A contract between an individual and a multinational corporation is never on an even playing field. The power imbalance is staggering. Attorney Jane Welsh, of Hamilton, believes gas leases should actually be commercial lease transactions, which include the legal concepts and protections found in any commercial lease, and “the only reason they are not is that the parties to a gas lease are woefully mismatched in terms of negotiating power, experience, sophistication and financial clout.” New York, she concludes, is sorely remiss in not regulating these leases.
But this is not merely a leasing issue (though the Attorney General’s Office, Cooperative Extension and many landowner coalitions seem to believe it is). For one, it’s a community issue. As Herb Engman, Ithaca town supervisor, said recently (and I’m paraphrasing): Towns go through all the time, trouble and expense to generate comprehensive plans and protect community resources, and then gas companies can destroy all planning.
The scale of proposed shale gas drilling in the area will affect our entire landscape and rural way of life. Leases cannot protect us from plummeting real estate values or the inability to obtain mortgages or sell our property; leases cannot protect us from a decline in tourism or other negative economic effects; leases cannot protect us from the increased difficulty in obtaining insurance or the increased cost of doing so. And unless gas companies are willing to post billions of dollars in bonds, leases cannot ultimately protect us from personal liability.
But above all, this is a public health issue. Emerging studies on air pollution and reports of water contamination make it very clear that the negative affects of unconventional gas drilling cannot be contained by property boundaries.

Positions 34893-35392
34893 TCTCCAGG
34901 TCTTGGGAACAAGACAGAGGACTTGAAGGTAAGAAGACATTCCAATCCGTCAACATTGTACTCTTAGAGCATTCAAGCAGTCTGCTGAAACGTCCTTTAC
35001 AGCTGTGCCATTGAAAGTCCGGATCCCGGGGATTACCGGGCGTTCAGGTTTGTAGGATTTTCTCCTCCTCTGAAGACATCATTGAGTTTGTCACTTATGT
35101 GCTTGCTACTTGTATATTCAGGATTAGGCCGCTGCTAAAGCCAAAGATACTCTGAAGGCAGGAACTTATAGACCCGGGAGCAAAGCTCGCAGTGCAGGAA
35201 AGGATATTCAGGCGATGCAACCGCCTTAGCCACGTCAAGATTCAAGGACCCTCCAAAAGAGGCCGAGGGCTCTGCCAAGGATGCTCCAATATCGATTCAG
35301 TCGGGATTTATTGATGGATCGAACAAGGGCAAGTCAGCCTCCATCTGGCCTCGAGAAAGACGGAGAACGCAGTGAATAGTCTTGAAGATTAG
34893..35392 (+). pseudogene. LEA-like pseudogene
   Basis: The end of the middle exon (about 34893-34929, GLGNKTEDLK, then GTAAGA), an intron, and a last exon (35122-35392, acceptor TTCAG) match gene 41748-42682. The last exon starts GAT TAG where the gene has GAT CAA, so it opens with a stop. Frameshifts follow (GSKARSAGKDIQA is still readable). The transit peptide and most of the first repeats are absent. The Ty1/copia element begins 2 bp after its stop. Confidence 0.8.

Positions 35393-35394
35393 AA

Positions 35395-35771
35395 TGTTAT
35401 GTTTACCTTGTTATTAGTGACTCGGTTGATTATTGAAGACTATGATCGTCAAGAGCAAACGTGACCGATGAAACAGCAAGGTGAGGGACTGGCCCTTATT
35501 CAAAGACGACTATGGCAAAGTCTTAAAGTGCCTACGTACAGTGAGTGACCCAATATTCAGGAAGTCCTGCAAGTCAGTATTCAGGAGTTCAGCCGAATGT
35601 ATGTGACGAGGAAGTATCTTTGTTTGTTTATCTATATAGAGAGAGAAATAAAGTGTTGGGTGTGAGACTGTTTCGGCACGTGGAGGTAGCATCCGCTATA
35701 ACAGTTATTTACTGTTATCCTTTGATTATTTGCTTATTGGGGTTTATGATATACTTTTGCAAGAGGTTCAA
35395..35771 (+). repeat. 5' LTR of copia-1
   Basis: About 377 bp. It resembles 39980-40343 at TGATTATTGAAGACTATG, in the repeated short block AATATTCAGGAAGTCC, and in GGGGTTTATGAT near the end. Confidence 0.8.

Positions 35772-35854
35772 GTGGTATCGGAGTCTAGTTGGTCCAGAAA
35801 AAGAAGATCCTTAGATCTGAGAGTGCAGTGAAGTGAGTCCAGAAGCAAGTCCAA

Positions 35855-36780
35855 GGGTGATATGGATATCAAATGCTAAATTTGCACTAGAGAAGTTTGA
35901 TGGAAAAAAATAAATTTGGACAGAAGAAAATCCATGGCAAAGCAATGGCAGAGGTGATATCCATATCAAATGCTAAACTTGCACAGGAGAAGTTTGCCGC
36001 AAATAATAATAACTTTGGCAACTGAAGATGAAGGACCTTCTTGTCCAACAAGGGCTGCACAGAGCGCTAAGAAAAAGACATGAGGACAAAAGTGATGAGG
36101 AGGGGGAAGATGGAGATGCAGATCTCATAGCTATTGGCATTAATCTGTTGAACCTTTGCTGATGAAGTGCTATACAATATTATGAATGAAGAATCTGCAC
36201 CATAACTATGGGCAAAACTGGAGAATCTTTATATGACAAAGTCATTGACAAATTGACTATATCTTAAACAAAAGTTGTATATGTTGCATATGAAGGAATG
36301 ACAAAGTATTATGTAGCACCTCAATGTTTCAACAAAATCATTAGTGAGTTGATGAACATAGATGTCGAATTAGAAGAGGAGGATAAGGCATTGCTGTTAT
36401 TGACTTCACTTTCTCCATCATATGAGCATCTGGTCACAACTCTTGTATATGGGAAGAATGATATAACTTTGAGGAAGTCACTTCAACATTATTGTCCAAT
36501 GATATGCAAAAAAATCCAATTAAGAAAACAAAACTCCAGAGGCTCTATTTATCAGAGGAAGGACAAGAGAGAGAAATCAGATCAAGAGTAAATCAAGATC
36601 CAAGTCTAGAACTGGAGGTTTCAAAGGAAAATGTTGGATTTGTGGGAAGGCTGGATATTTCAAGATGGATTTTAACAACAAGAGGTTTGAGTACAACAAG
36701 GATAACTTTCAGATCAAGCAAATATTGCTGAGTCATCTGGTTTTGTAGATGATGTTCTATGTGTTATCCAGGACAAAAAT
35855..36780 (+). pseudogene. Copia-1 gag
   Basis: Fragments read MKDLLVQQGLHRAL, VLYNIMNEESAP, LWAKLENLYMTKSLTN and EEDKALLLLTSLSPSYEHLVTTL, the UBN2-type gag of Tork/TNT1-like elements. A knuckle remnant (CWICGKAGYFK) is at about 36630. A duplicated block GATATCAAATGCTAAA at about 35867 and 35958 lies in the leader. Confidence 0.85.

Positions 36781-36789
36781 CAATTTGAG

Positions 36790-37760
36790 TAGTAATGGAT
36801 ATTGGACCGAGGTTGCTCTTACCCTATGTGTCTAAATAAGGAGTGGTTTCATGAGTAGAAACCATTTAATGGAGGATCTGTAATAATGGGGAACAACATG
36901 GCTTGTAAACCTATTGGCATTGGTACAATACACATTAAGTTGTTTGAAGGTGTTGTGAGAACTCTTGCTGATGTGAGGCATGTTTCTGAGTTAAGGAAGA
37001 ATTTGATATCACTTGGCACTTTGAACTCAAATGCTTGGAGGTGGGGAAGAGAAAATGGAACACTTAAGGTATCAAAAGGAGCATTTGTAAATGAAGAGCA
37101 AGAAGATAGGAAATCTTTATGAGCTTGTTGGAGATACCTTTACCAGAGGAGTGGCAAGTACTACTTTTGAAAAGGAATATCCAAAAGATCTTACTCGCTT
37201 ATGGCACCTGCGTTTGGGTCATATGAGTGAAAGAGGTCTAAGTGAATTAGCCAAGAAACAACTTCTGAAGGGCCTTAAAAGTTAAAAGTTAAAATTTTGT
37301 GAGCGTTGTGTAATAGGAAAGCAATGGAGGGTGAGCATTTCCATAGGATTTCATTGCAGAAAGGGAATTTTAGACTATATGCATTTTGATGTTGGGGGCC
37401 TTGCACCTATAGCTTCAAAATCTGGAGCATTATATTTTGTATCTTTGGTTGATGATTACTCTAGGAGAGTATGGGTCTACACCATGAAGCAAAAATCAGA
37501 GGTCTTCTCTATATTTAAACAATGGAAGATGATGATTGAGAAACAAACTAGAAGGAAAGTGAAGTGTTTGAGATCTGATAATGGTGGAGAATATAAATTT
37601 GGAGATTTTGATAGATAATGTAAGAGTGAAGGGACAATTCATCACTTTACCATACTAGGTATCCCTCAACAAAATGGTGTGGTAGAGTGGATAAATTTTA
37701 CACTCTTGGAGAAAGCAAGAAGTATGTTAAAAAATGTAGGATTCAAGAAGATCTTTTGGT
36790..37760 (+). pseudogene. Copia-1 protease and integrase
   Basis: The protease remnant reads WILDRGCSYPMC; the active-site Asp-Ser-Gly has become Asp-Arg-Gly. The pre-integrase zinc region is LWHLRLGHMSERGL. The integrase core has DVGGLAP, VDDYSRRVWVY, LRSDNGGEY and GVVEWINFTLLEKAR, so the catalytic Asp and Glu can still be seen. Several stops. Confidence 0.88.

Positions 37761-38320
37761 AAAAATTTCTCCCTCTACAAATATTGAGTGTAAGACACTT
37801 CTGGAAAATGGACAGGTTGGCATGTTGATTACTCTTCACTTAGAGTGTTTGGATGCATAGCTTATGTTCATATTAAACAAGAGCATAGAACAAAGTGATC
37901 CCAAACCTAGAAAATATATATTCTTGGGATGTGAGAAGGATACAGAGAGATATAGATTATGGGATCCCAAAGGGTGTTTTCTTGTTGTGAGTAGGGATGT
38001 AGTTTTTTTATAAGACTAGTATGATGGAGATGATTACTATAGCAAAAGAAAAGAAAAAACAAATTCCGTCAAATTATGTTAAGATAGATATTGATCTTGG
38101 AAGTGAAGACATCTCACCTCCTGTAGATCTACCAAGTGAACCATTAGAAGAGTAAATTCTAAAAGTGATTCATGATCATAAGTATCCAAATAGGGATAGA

Whether you are leased, leased in a coalition or compulsorily integrated; whether you are un-leased living down the road, downwind or downstream of gas wells or deep injection disposal wells; or whether you simply use roads traveled by frack-water trucks — we are all at increased risk. Our communities need full disclosure of the risks we will be exposed to before we can decide if we, as a community, want to take those risks. We do not want to be unwilling participants in a grand experiment, because that’s what this is.
And the truth is, no one even knows what all the risks are. There have been no comprehensive, long-term, systematic studies of hydrofracking. Nor have there been comprehensive, long-term, systematic studies on deep injection disposal of toxic wastewater. But the high-pressure injection of contaminants into the ground appears to be linked to unpredictable migration of fluids, aquifer contamination and possibly earthquakes.
Have we mapped our entire area for natural faults? How do we know that the fracking fluid left behind won’t eventually migrate upward and contaminate our water? Maybe not this year, but what about in five years or 50 years? While the gas companies and the DEC assure us that these activities are perfectly safe, they will not guarantee it, because there is no science backing those claims. And in fact, more and more evidence is mounting to the contrary —at the expense of people’s health and safety.
I am haunted by the specter of some day turning on my tap for a glass of our clear, cold, sweet water and wondering if chemicals left underneath us have migrated into it.
Do I test my drinking water once a year? Once a month? Every week?
How can I live (how can we live) with the unending uncertainty that this glassful might be poisoned?
Do I drink it?